I love this poem! I loved the narrator, the earnest book-lover who wants to discover love. The discussion between the birds, the "parliament" in both senses of the word, was insightful and great fun, too. This is what I love about Chaucer - his sense of fun, his beautiful descriptions, and his great vision and understanding. It's suggested that the eagle represented Anne of Bohemia, and the three suitor-eagles are King Richard II, Friedrich of Meissen, and Dauphin and future King Charles VI of France, all of whom were suitors for Anne of Bohemia (who would marry Richard II in 1381). This is by no means a definitive theory, but interesting nonetheless.

      These dream-visions are, I've read, quite typical in Chaucer's work: The Legend of Good Women, House of FameRomaunt of the Roseand Book of the Duchess are also based on dream-visions, so I think I've picked a good poem to start with. For the next poem I think I'll pick the Book of the Duchess. It's much longer than the Foules, but still it feels more accessible at 1334 lines while I'm in this very early stage of reading Chaucer.

      And finally, an illustration - this one is by Warwick Goble and is from The Complete Works of Geoffrey Chaucer, which was published by Macmillan in 1912.

      Parliament of Birds by Warwick Goble.

      Saturday, 15 November 2014

      The Classic Club Survey.

      Before I begin with this monster survey, let me just say that the spin result is in, the number is 13, and I got New Grub Street by George Gissing. I haven't read any Gissing but I've been meaning to ever since I saw The Nether World described as "Zola-esque". I'm pleased to get this one, and relieved that I didn't get Bede's Ecclesiastical History of the English People, which I rather regretted including!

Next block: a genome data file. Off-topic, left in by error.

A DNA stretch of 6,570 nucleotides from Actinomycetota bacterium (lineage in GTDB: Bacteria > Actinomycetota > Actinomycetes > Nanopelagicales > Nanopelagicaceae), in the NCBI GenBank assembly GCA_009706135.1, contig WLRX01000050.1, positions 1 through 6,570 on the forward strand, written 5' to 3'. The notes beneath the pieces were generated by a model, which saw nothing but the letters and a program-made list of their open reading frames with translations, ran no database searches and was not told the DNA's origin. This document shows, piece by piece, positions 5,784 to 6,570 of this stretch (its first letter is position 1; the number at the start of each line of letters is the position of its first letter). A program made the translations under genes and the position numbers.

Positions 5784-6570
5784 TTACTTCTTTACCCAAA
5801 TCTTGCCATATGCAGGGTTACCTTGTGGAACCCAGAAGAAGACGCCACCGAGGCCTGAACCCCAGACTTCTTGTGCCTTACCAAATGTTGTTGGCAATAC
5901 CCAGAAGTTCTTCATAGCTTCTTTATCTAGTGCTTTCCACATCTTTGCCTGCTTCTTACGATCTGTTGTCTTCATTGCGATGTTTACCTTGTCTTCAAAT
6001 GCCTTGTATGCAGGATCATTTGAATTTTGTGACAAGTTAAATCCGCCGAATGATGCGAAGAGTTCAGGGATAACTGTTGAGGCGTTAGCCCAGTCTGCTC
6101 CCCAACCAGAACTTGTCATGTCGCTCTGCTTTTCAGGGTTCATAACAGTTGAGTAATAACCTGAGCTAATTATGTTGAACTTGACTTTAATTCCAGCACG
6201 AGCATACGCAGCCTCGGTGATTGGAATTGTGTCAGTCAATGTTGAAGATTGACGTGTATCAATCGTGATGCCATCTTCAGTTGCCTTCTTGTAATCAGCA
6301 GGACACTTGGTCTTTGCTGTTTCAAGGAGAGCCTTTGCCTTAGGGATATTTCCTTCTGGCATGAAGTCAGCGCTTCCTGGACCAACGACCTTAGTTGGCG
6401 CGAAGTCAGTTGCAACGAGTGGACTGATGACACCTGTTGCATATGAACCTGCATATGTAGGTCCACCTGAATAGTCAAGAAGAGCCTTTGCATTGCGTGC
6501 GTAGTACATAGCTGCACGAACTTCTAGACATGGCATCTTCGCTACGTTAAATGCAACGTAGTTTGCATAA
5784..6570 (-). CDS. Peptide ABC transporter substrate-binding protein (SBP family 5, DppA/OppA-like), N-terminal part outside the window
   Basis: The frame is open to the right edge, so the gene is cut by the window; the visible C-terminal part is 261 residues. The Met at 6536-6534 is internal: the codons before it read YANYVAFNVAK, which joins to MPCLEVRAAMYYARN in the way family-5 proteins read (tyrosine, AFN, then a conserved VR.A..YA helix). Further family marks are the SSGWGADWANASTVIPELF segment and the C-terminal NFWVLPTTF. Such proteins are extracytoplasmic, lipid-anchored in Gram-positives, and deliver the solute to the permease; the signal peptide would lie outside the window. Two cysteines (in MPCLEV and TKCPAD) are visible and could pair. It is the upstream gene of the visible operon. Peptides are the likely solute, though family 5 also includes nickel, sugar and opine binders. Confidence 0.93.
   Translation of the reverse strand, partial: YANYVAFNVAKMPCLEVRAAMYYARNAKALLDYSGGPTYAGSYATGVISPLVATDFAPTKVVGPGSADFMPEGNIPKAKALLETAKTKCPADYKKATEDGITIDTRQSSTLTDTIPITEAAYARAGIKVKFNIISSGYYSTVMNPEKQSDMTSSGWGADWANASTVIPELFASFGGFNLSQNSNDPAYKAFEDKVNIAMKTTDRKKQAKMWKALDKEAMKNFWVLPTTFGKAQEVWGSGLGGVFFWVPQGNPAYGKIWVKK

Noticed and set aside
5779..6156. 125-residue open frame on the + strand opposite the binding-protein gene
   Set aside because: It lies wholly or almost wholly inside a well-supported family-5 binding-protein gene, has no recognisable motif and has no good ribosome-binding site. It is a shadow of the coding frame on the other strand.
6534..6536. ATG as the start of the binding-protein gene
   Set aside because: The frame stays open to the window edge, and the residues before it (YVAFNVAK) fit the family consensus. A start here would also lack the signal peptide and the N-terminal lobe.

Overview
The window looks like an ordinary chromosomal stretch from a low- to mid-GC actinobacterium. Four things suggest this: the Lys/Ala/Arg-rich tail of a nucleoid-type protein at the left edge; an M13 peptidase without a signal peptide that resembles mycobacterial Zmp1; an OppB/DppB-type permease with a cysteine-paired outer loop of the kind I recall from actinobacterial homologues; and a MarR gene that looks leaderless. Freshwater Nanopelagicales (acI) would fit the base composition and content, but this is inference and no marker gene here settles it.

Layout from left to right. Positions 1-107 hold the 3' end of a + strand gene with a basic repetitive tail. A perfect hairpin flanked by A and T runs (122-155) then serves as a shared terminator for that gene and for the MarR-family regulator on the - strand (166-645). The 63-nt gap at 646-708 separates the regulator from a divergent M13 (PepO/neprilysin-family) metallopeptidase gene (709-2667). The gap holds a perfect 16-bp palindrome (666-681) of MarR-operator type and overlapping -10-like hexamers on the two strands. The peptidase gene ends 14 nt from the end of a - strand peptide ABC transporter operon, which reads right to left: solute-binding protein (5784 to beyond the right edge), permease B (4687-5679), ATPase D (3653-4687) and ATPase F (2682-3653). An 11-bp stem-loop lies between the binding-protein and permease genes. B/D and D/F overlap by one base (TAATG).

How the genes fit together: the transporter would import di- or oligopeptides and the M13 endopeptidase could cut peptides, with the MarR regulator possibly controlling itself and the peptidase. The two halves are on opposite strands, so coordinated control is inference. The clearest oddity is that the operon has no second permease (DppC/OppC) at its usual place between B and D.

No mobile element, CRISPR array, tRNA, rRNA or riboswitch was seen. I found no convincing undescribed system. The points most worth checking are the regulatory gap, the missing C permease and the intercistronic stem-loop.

And so to the survey......

      1. Share a link to your club list.

      2. When did you join The Classics Club? How many titles have you read for the club? (We are SO CHECKING UP ON YOU! Nah. We’re just asking.) :)

      I joined on 12th March 2012. I've finished my first list, which was 180 books, and now I'm on to my second, of which I've read 17, so the grand total of Classic Club books is 197.

      3. What are you currently reading?

      David Copperfield by Charles Dickens.

      4. What did you just finish reading and what did you think of it?